August 31, 2016
Employment growth in the private sector declined from July to August though the sector continues its improving ways. ADP reported that private payrolls rose by 177,000 in August, just above the 170,000 expected, but below the 194,000 recorded in July, which was revised from 179,000. ADP said small businesses added 63,000 jobs, mid-size ones added 44,000 and large companies saw a gain of 70,000. Mark Zandi, chief economist of Moody’s Analytics, said, “The American job machine continues to hum along. Job creation remains strong, with most industries and companies of all sizes adding solidly to their payrolls. The U.S. economy will soon be at full employment.”
The housing sector continues to be a bright spot in the U.S. economy due to low mortgage rates and an improving job sector. The National Association of REALTORS® reported that Pending Homes Sales in July rose 1.3% from June and above the 0.7% expected. The index rose to 111.3, the second highest level in 2016 and 1.4% above a year ago. The gains were led by a sizable surge in the West, which was the highest in over three years.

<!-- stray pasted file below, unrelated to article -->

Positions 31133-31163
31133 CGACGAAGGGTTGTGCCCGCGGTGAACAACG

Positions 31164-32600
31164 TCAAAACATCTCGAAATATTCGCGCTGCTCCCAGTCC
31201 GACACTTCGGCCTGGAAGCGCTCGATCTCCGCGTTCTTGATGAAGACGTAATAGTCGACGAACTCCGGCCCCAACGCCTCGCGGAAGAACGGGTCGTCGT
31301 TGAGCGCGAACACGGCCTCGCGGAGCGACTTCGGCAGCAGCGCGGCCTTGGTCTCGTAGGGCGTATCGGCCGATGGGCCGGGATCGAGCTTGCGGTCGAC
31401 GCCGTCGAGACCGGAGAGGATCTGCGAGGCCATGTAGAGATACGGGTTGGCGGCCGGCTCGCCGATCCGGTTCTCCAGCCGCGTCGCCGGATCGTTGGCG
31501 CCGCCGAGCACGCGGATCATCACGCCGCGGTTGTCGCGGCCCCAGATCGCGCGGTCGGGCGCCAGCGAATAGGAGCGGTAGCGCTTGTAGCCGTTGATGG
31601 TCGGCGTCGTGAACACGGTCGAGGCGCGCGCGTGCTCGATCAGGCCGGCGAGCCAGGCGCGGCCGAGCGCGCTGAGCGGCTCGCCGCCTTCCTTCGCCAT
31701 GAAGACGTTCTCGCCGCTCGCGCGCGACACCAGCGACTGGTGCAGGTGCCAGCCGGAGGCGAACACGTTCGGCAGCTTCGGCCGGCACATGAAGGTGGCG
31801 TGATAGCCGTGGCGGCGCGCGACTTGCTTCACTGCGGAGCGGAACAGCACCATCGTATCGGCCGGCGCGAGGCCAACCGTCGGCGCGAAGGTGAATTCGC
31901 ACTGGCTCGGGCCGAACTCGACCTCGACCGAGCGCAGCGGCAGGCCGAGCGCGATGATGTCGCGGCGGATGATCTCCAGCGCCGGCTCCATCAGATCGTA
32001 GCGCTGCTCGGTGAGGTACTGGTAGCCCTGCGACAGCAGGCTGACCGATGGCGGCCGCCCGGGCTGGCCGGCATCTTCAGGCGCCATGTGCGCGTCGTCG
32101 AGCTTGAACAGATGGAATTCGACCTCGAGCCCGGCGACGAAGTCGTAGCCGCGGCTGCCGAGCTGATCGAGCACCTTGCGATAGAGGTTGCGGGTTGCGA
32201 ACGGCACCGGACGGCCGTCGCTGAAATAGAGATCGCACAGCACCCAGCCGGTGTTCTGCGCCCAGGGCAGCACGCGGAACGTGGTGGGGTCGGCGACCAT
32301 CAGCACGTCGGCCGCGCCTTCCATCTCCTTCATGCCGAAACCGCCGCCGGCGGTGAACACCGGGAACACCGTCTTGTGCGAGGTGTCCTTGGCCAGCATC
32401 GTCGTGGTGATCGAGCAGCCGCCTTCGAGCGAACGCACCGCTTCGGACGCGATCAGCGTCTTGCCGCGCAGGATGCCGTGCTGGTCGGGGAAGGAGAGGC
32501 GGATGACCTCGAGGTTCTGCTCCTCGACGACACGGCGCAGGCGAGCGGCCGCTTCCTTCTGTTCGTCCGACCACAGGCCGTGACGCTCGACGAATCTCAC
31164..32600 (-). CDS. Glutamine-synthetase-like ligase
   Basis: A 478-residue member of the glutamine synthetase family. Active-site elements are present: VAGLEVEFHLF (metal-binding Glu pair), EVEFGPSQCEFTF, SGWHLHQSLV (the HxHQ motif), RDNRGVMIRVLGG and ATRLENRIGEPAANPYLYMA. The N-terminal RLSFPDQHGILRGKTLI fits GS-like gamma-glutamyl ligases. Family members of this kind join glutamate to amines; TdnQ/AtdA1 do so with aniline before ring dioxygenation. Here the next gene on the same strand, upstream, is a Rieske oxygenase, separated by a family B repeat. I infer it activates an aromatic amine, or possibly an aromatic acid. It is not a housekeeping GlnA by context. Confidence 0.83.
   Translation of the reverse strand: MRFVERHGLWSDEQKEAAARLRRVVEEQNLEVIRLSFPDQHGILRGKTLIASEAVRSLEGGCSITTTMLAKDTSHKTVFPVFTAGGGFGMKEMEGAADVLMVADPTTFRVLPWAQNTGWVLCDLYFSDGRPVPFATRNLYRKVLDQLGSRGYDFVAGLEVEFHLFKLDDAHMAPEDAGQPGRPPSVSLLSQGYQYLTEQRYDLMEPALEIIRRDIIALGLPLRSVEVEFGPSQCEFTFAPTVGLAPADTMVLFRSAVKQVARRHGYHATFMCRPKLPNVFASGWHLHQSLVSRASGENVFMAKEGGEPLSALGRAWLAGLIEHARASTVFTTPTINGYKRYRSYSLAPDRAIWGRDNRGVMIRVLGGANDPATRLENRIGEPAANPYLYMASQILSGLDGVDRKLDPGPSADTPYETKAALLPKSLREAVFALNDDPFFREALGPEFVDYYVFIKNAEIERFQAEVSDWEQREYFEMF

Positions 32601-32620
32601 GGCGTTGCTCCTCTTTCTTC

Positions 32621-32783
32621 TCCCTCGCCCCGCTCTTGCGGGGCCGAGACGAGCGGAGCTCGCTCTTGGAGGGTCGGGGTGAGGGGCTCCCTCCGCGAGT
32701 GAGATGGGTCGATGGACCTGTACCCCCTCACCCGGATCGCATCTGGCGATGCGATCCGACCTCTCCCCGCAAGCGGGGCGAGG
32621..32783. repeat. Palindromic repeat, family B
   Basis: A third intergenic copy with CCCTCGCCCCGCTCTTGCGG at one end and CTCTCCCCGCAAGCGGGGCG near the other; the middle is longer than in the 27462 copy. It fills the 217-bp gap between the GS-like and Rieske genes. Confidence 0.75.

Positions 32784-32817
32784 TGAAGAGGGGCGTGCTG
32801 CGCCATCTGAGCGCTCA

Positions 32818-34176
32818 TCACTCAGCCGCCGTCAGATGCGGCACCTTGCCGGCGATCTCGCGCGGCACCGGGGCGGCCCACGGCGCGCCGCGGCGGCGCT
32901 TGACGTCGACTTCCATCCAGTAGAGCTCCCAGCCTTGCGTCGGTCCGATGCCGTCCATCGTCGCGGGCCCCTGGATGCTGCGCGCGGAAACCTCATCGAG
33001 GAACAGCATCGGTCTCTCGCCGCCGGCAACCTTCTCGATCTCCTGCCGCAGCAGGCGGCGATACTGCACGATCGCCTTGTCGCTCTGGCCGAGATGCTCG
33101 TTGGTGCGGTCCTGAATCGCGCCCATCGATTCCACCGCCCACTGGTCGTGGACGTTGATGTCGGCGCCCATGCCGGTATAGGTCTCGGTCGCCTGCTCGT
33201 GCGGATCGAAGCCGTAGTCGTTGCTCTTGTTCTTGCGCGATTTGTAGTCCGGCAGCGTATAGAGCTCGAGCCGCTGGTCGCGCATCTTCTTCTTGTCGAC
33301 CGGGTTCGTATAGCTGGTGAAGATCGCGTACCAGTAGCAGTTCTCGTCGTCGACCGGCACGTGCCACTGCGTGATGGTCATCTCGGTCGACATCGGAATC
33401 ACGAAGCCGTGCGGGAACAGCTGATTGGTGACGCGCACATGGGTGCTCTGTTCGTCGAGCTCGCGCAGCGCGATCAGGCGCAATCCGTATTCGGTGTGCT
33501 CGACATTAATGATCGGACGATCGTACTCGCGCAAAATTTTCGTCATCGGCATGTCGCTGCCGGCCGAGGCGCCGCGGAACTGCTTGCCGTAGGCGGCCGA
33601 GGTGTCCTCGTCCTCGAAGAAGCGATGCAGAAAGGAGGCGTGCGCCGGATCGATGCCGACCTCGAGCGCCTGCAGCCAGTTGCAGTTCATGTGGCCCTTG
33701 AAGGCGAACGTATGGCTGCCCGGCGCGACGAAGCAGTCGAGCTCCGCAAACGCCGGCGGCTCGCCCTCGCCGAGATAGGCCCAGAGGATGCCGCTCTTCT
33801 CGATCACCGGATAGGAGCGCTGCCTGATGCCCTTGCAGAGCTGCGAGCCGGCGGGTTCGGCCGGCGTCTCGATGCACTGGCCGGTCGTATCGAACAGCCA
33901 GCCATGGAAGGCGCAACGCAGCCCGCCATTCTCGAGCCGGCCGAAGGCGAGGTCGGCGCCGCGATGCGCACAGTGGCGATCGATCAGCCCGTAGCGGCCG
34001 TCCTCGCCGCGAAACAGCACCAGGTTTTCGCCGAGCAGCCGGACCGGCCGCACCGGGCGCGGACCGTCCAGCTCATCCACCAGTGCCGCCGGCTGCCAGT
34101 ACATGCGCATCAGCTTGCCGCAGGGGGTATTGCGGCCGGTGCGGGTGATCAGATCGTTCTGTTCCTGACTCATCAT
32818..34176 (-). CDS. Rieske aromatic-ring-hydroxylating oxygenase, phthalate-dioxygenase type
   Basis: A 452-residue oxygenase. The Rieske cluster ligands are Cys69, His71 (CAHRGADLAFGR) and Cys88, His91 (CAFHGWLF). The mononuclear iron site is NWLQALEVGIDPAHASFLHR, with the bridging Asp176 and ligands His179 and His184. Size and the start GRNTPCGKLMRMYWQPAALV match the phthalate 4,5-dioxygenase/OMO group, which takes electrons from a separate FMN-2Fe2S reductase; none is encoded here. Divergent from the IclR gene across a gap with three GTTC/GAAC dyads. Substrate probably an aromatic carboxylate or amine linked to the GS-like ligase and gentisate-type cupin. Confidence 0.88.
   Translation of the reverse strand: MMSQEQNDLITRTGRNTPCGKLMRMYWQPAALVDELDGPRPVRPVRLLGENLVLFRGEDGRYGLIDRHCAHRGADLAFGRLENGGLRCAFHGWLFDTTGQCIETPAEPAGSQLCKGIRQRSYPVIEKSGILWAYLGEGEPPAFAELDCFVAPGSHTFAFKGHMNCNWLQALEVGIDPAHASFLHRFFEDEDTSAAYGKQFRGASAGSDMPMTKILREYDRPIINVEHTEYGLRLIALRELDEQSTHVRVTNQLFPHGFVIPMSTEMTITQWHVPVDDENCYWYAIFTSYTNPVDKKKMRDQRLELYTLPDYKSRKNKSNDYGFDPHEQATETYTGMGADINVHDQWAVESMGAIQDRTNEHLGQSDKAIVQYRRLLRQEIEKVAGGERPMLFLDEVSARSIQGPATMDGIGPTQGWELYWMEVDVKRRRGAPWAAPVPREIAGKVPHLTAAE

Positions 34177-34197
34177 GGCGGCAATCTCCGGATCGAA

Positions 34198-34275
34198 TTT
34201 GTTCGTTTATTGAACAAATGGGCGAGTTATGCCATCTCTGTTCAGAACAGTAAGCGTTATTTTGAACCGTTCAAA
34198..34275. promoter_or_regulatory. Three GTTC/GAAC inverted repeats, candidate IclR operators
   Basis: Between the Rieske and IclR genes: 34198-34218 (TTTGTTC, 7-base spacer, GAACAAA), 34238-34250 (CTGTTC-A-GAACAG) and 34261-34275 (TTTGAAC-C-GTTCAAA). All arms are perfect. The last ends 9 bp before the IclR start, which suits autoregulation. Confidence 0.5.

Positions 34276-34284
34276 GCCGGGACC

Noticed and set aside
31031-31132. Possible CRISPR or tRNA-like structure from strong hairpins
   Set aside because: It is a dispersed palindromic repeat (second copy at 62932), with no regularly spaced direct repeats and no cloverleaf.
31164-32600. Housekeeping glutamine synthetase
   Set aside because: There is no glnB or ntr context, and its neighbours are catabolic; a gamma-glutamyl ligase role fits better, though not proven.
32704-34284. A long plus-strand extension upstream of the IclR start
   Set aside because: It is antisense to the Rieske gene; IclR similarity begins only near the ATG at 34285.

The Mortgage Bankers Association (MBA) reported on Wednesday that its Market Composite Index, a measure of total mortgage application volume, rose 2.8% in the latest week. The refinance index increased 4%, while the purchase index rose 2%. The MBA also said that the average contract rate for 30-year fixed mortgages with conforming loan balances ($417,000 or less) remained at 3.67% with 0.33 in points. In addition, the average contract rate for 30-year fixed mortgages with jumbo loan balances (greater than $417,000) rose to 3.63% from 3.62% with 0.27 in points.